Keeping in mind that quota numbers are a poor reflection of the reality of congregations, I still think it's valuable to do a bit of analysis. Three years is also too short a time. Five would be better. Also an increase of 1 or 2 is probably within the margin or error for this kind of thing. But with all this in mind we can see the growth in the following congregations, comparing 2010 and 2013.

Congregation
Increase in members
Change
London Islington and Newington Green           
22
From 70 to 92
London Golders Green
14
From 41 to 54
Birmingham Hollywood  
11
From 48 to 59
Bangor*
8
From 0 to 8
Edinburgh
8
From 60 to 68
Leicester
7
From 26 to 33
Richmond
7
From 35 to 42
Brighton
5
From 38 to 45
Hastings
5
From 18 to 23
Sevenoaks
4
From 20 to 24
Wirral
4
From 20 to 24
Ipswich
3
From 45 to 48
Bath
2
From 5 to 7
Billingshurst
2
From 7 to 9
Denton
2
From 5 to 7
Doncaster
2
From 16 to 18
Kidderminster
2
From 31 to 33
Oldham
2
From 10 to 12
Oxford
2
From 37 to 39
Wakefield
2
From 17 to 19
Bridgwater
1
From 5 to 6
Ditchling
1
From 19 to 20
Mansfield
1
From 50 to 51
Plymouth
1
From 24 to 25
Scarborough
1
From 6 to 7
Southampton
1
From 17 to 18
Southend-on-Sea
1
From 3 to 4
Tenterden
1
From 8 to 9
Wolverhampton
1
From 3 to 4


*Bangor is a new congregation that was started in this period. 

3,384 or 3,900 and why "visibility" is not the answer

This is a delayed post of the usual post I do about Unitarian membership numbers reported in the Annual Report.

The number of Unitarian members reported in the Annual Report is 3384, down 84 people from 3468 last year. A drop of about 2.5%.

Here's how the numbers look over the last few years:

2005: 3952
2006: 3754
2007: 3711
2008: 3642
2009: 3658
2010: 3672
2011: 3560
2012: 3468
2013: 3384

Despite a short blip in 2008 to 2010, the numbers continue to fall steadily.

In addition to the official numbers this year there was a congregational survey that reveals a few interesting things. One of the outcomes was that the survey suggested that the number of regular people in our communities was more like 3900 regular people in Unitarian congregations. This is hardly surprising as official membership numbers are likely to be smaller than actual numbers for many different reasons.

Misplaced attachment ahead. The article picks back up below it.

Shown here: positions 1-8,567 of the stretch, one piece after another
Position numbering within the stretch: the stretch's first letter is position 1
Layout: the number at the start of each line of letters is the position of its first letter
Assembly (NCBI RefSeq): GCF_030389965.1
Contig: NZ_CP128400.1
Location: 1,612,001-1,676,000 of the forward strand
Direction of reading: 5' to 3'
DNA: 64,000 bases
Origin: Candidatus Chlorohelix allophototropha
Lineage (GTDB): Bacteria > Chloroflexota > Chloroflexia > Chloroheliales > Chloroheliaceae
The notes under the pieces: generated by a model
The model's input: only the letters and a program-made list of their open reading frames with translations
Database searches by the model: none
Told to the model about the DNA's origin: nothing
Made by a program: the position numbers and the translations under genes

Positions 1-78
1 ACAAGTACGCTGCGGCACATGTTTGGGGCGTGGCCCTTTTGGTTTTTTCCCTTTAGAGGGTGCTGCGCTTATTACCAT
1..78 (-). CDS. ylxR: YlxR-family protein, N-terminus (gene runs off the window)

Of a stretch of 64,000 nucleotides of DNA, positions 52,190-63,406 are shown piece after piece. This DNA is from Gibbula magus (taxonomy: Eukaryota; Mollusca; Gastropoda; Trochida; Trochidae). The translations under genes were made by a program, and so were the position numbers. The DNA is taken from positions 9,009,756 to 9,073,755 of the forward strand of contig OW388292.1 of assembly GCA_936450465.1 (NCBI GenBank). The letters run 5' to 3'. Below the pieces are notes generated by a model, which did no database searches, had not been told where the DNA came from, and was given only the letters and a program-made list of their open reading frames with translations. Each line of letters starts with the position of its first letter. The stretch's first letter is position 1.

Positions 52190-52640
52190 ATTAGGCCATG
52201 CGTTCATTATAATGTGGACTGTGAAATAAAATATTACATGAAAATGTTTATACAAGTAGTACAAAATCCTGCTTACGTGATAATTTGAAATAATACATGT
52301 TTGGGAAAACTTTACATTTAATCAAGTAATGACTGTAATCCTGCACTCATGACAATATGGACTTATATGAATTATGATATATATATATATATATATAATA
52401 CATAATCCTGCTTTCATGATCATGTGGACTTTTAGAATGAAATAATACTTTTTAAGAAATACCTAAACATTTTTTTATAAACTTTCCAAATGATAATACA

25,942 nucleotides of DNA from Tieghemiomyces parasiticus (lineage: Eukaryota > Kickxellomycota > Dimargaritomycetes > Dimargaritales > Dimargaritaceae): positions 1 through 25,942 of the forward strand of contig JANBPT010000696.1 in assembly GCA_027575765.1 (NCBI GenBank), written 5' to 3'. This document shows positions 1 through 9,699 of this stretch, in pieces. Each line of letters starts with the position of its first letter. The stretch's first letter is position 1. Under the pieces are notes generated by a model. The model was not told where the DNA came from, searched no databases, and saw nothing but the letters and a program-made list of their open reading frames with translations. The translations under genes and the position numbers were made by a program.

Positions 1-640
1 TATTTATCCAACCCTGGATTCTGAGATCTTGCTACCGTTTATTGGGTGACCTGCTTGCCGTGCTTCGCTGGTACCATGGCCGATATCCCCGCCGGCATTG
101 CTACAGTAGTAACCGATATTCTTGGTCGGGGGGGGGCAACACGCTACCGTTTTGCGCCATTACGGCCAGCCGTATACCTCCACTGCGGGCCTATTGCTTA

The most interesting thing for me about the survey was the number of visitors. In one month the 80 congregations that responded reported 831 visitors. Scaled up - this would suggest 1300 visitors a month to all congregations.

Let's make that a bit more pessimistic and make it 1000 visitors a month. That is still an astounding number. That's 12,000 visitors a year. OK, let's err on the side of caution and scale it down again to 10,000 visitors a year.

This suggested that all we would have to would be convert 10% of our visitors to members and we would have 1000 new members a year. Even if we're losing a few hundred a year through death - all of this suggests we really should be growing.

If these numbers are anywhere near accurate it points to a very clear picture: all we have to do to grow is repel fewer visitors.

(With due reference to Peter Morales who came up with this phrase, as far as I know)

This is very clear: visibility should not be a strategic priority. We are visible enough to get 10,000 visitors a year. A priority should be healthy and hospitable congregations. Lots of people are visiting us, they're just not staying. They are not finding what they're looking for, they don't want to hang around.

Healthy and hospitable congregations need to be our priority. That's what we need to be looking into.

Wednesday, June 04, 2014

Resolutions are a terrible way to do social justice

So, how are you doing with your General Assembly resolutions then?

What are you, or your congregation doing about… what was it again? Ah yes: Thought for the Day, gold mining in Romania, the Red Cross and books in prisons?

Can I ask another question? What are you and your congregation doing about the resolutions passed in 2013? Um, let’s see. It was something about… drug reform was definitely one of them… no I can’t remember the rest. Can you?

How about how we’re getting on with the resolutions we passed in 2010? Can you remember any of them? Or the ones we passed in 2000? Can you remember any of them?

If, like me, you struggle to think what the issues were a couple of years ago, can I make a suggestion? Can I suggest that our current system is actually not working?